Netflix not working with VPN? Here are 3 VPNs that still WORK!
When it comes to blocking VPNs, Netflix is leading the way. In this article we’ll explain how Netflix controls its borders. Which VPNs still work with Netflix. And show you how to bypass the Netflix VPN block.
Netflix not working with VPN?
The best way to bypass the Netflix VPN block is to simply use a VPN with servers that aren’t blacklisted by Netflix.
These can be tricky to find, so we recommend you use of the VPNs featured below. These VPNs play a game of Cat and Mouse with Netflix. When Netflix closes one of its IP addresses, the VPNs open a new one and direct their customers to it.
If you want to start watching US Netflix (again) all you need to do is sign up with one of the VPNs listed below and connect to a US server.
Which VPNs still work with Netflix (US)?
If you’re looking for a VPN that works with Netflix 100% of the time, we suggest choosing for one of the three listed below. ExpressVPN, NordVPN and PureVPN all open new servers and IP as soon as its older ones are blacklisted. This ensures that they offer their customers a way to watch American Netflix all of the time.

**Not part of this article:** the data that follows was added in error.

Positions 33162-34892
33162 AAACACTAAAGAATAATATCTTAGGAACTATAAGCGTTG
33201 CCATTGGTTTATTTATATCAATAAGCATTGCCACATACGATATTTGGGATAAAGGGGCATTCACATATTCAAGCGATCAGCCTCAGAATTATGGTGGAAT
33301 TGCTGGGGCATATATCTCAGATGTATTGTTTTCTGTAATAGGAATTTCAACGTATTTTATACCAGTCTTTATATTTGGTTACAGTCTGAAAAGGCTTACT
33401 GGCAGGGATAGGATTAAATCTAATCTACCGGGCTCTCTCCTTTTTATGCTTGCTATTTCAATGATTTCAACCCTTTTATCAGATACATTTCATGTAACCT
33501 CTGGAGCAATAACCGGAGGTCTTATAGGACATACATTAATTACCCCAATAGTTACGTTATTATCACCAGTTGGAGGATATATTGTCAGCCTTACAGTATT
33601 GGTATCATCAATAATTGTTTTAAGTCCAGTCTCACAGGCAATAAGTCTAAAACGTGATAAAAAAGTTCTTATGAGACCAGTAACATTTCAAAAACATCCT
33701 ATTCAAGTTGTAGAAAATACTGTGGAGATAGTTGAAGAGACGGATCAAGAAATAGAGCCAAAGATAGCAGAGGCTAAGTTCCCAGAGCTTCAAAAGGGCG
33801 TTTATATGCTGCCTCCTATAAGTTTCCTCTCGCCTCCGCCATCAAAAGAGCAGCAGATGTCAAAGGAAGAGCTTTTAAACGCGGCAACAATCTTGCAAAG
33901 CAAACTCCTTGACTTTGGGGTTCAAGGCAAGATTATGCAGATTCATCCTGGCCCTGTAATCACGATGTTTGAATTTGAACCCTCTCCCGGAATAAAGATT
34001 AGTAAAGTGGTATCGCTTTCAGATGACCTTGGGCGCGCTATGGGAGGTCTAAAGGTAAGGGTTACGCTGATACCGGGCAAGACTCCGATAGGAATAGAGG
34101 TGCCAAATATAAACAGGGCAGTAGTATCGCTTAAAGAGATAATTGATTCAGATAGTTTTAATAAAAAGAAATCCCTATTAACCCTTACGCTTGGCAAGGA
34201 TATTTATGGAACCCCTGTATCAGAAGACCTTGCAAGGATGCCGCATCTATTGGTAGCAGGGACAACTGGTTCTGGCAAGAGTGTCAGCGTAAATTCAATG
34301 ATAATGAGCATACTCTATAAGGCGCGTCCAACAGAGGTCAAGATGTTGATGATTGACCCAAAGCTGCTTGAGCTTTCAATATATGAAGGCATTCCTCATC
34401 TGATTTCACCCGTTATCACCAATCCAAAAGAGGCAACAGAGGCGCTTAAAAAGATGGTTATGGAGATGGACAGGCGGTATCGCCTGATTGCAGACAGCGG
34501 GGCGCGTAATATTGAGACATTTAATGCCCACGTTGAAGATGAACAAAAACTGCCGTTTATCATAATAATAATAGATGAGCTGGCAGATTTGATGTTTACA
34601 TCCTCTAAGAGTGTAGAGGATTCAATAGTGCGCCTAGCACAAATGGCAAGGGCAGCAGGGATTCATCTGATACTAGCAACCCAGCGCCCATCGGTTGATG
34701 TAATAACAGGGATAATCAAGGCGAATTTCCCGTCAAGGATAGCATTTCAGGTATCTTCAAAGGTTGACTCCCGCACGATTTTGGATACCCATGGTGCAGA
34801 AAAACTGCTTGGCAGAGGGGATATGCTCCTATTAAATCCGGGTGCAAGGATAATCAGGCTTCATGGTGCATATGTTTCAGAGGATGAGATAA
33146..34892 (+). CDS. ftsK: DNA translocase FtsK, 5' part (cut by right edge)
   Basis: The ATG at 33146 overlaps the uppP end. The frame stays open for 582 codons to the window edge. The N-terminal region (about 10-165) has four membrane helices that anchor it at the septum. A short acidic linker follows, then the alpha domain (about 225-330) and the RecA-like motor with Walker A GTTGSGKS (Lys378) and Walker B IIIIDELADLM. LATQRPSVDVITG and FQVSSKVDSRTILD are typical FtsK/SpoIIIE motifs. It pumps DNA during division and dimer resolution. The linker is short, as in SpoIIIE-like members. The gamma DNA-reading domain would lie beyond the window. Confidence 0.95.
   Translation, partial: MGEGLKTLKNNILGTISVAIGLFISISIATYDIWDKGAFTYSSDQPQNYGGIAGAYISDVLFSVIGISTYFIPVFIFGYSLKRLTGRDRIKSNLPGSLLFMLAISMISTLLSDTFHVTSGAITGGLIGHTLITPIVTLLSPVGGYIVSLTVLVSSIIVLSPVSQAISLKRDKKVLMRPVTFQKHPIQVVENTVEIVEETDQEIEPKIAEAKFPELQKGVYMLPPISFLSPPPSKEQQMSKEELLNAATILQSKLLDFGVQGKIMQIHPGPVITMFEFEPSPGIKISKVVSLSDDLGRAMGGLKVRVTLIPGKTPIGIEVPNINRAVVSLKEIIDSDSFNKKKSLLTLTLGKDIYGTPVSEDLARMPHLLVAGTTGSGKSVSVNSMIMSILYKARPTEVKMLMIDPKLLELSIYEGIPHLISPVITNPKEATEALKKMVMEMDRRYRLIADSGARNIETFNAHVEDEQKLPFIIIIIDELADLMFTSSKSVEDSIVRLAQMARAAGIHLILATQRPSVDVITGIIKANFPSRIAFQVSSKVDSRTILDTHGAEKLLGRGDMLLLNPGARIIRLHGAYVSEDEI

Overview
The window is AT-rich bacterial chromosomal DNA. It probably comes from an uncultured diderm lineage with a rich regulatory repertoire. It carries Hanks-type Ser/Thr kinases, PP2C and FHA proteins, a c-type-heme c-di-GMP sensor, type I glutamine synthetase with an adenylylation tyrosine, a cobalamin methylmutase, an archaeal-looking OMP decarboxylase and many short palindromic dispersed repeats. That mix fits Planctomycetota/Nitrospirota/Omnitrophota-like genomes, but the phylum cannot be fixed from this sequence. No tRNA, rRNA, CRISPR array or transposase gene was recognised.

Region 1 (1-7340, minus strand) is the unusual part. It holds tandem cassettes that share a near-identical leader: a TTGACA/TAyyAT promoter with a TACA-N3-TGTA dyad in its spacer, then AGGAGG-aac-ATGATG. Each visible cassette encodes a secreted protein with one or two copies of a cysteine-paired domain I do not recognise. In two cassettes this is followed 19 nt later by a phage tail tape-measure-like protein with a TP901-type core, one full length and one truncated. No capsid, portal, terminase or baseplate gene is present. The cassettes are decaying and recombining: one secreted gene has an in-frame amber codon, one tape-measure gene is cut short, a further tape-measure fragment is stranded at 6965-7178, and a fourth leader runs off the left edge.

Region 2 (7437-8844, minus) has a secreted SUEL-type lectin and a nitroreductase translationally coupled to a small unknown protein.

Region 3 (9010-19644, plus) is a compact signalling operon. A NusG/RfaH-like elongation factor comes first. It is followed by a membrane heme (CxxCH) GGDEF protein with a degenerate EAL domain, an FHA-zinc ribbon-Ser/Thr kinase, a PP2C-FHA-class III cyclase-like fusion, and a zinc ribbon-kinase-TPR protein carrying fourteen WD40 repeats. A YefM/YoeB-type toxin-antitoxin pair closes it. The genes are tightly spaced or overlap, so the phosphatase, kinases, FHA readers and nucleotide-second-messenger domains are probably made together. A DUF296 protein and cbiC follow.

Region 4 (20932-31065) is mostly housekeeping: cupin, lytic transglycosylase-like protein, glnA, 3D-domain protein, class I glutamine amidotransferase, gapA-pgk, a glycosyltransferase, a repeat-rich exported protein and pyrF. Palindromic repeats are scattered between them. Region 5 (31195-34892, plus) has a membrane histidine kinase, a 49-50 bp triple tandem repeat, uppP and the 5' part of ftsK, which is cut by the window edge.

From our tests, we’ve found ExpressVPN to be the fastest provider. Is also has the most servers open to US Netflix. NordVPN comes a close second regarding the number of US servers it makes available to its customer base. However, because NordVPN is a lot cheaper than ExpressVPN, its servers are often more crowded. Which makes them slower. The final VPN we recommend is PureVPN. PureVPN is slightly more guarded about how many open servers it has with US Netflix, due to how its app is set up to manage connections. PureVPN still performed well in all of our tests and provided a solid connection to Netflix with zero downtime.
ExpressVPN is the current champion at unblocking US Netflix. It’s one of the more expensive VPNs available, but you’re paying for a quality service. Using ExpressVPN guarantees you’ll always have a working connection with American Netflix (and BBC iPlayer in the UK).
Finding a server that is open to US Netflix is easy. Most of the time, all you need to do is navigate your way to the Recommended servers list in the ExpressVPN app and you’ll be able to watch Netflix without any issues. If this doesn’t work, for whatever reason, users are encouraged to speak to a support agent via the ExpressVPN website’s 24/7 Live Chat. Here users can speak to an ExpressVPN representative and literally ask which servers are currently working with Netflix.